Researchers Attain Milestone for Ultra-fast Communications

Researchers Attain Milestone for Ultra-fast Communications

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In yet another move for the furtherance of computing and communication technology, research conducted at the University of Utah has culminated into a milestone achievement. A special kind of perovskite has been discovered, which is a combination of an inorganic and organic compound and is structurally similar to the original mineral. The distinct feature is that this substance can be arranged in layers on a silicon wafer so as to create an important component for the next-generation communication systems.

The next-generation communication systems that uses bandwidth from the terahertz spectrum would use light instead of electricity to transmit data. This would allow cellphone and internet users to transmit information thousand times faster than what is possible today.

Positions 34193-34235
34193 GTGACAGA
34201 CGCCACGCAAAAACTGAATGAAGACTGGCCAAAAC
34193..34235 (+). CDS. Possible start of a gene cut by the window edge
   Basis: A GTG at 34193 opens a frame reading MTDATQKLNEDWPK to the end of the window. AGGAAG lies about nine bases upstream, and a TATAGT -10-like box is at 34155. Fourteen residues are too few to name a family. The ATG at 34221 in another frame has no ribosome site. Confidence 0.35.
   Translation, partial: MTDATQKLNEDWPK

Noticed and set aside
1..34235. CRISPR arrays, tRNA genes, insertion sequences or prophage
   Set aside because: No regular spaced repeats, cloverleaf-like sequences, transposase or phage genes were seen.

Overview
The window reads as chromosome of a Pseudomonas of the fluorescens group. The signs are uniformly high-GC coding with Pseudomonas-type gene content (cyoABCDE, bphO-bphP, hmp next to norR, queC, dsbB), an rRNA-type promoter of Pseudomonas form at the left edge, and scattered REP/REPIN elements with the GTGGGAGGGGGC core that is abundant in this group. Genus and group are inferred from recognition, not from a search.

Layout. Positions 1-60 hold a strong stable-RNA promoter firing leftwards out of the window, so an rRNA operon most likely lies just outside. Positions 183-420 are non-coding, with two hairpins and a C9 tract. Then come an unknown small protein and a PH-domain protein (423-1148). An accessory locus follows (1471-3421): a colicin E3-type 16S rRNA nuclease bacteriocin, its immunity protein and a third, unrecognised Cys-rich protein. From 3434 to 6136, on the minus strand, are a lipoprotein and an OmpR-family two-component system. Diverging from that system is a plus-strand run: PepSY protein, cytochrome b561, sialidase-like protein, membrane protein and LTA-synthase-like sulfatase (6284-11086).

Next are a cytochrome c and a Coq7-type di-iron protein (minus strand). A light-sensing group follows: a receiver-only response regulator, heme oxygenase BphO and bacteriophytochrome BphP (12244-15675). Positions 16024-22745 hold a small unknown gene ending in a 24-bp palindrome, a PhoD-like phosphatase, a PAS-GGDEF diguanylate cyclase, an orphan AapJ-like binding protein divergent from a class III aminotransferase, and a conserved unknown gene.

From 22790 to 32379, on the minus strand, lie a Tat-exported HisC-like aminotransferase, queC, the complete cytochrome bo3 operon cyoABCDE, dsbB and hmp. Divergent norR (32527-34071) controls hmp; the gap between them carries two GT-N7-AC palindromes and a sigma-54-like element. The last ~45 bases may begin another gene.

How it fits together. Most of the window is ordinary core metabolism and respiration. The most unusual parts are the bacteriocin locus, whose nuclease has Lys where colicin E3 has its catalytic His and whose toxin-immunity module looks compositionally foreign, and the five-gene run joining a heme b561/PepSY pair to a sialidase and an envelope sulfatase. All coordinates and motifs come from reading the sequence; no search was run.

Use of Light Frequency to Upturn Speed of Cellular Devices to Transmit Information 

Positioned in between infrared light and radio waves, the terahertz range is a band that utilizes frequency between 100 gigahertz to 10,000 gigahertz. Research is underway to use these light frequencies for the transfer of information. Using frequency in the terahertz range can dramatically boost the speed of devices such as cell phones or internet modems.

Moreover, the researchers learned an important component of that puzzle: by placing a special kind of perovskite on a silicon wafer, the terahertz waves passing by can be modulated using a simple halogen lamp. The modulation of amplitude of terahertz radiation is important for the transfer of data in this type of communication system.

Previously, efforts for modulating the amplitude of terahertz waves involved the use of an costly, high-power laser. This setup is different as the lamp not only allows modulation but also modulation of specific color of light.